The Torch of Our Ancestors | Interview with Author Dipa Sanatani

The souls that depart from the Earth aren’t ever lost. They live on through us. Our ancestors never really leave us. They watch over us from the next world. They bear the torch and show us the path forward. They thrust us ahead on our paths even after they depart. We exist because of them. Their past plays a great deal in shaping our present. And even when they aren’t with us physically; spiritually they are always there—protecting, guiding and blessing us from above. We sure have a lot to feel grateful for.

We also have responsibilities towards them. We–the descendants–are responsible for carrying forward the torch that they left behind. Cultures all over the world–from Mexico to Kyrgyzstan to India–have their own different ways to pay homage to their ancestors.

Author Dipa Sanatani too finds several occasions in her book The Merchant of Stories to honour her ancestors. Be it by writing open letters to them, singing their saga in her articles or by dedicating her books to them. Sanatani discovered her wings, but never left her roots behind. She embedded the lessons taught by her great-grandfather deep within her. And even though she never met her grandfather, she feels a deep underlying connection with him.

Sadly enough, not every one of us is privileged to spend our childhood under the shade of our grandparents. Thanks to the establishment of nuclear families, the present generation has very little opportunity to know their ancestors. I am also among those unfortunate kids who grew up in a nuclear family away from my ancestral home. We visited it sometimes during vacations but that’s never the same as growing up in the house.

My maternal grandparents died when my mother was a kid. I never got to know them personally; although I heard their stories from my mother. And I had to do with creating a loveable image of them in my heart. My paternal grandfather died when I was just two years old. So, I don’t remember much about him. But my parents say we were very close.

I got to spend some time with my grandmother, though. She was an amazing lady. And, I feel, for her age and time, she was very modern in her thinking. She didn’t receive proper schooling, but her knowledge was vast, gathered from the variety of books she read. She was very excited when I told her that I was writing my first novel. She blessed me with all her heart. And when I published the novel, I felt honoured dedicating it to her.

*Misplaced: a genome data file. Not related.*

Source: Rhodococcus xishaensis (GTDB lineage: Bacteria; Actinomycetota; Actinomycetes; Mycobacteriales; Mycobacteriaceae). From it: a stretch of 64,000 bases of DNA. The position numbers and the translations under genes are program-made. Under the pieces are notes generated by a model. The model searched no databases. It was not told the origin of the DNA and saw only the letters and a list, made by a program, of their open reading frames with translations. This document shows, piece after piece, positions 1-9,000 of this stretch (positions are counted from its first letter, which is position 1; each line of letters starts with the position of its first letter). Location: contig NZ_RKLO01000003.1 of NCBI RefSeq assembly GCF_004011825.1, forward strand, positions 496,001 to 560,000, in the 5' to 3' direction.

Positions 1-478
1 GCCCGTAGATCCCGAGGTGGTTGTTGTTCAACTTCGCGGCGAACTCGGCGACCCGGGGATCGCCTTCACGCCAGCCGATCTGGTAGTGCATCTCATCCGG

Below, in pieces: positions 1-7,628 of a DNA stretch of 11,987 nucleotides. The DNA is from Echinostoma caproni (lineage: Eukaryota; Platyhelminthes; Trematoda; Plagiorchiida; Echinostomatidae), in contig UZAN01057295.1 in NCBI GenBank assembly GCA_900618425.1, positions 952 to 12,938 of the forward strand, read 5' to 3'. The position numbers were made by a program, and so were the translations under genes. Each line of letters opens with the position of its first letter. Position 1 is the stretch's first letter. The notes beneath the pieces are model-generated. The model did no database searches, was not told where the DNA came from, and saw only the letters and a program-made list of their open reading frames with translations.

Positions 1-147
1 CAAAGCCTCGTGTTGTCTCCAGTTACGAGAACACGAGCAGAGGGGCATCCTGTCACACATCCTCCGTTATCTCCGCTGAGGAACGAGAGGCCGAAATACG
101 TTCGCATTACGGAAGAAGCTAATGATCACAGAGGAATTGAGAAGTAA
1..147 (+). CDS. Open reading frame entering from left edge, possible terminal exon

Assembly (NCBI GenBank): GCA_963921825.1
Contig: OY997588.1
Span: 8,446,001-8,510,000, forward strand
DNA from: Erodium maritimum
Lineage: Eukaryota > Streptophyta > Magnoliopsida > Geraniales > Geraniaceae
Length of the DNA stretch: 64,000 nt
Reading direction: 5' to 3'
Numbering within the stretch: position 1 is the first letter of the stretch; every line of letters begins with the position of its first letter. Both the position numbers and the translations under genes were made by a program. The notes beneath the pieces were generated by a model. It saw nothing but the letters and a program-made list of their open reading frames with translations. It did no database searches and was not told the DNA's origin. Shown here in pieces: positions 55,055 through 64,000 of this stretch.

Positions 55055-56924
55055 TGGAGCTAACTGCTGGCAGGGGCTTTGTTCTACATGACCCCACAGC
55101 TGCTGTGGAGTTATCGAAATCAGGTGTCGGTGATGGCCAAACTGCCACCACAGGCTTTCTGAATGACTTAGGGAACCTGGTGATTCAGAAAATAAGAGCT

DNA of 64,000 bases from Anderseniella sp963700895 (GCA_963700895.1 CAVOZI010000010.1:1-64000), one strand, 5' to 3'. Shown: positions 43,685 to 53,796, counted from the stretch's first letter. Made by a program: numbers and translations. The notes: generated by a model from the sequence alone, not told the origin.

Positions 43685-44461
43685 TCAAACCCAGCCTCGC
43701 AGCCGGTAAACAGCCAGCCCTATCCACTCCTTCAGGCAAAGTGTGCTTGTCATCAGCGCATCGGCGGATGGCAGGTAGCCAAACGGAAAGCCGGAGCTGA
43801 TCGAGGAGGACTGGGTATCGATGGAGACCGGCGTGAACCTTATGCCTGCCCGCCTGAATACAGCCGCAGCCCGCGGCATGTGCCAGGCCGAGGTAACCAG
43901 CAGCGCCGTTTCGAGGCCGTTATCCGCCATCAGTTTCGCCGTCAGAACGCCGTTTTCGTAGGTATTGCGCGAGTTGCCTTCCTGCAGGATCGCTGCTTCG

Me and My Grandmother, Smt. Putul Rani Das

When I look back, I feel; what if we got to spend more time together in the 20 years that I had known her? What if we lived in the same house as my grandparents and heard more of their stories? My grandmother was such an inspiration; perhaps staying with her might have shaped me into a better person. Or perhaps it is the blessings of my ancestors that made me into who I am today. Perhaps my grandmother’s knack for extensive reading and narrating those stories to us planted the first brick into my career as a writer.

Who knows? Perhaps we were closer spiritually, if not physically…

Such thoughts stirred in me as I read The Merchant of Stories. The words that Dipa Sanatani weaved around her ancestors touched something deep within me. I wanted to gain a deeper perspective and know more about her experience with her grandparents. So, I had a little conversation with her on the topic. And it turned out to be an amazing one!

Sanchari: In your book you wrote, “These days, we rarely talk about our ancestors.” What made you feel this way and why do you think this is happening nowadays?

Dipa: I think there is no one particular reason but rather a variety of factors that are at play. For starters, in our modern world, most of us who live in cities grow up in nuclear families. Our focal point for understanding our roots comes from our parents, from school or from the internet. In the case where both parents work, they may not have as much time as they would like to impart teachings to their children. Parents may also disagree with the teachings of their own parents and hence it limits our view of our heritage.

When we learn about our ‘heritage’ in the school curriculum or in museums, it may come across as a school subject or historical record as opposed to something that is applicable to our own lives. Textbooks are written by academics and may or may not encapsulate the stories of our own ancestors per se.

Having said that, history books are full of stories of wars, destruction, revolutions etc., through which certain practises may have been lost. Once there is a break in the chain of continuity, it is rather difficult to gain back what has been lost.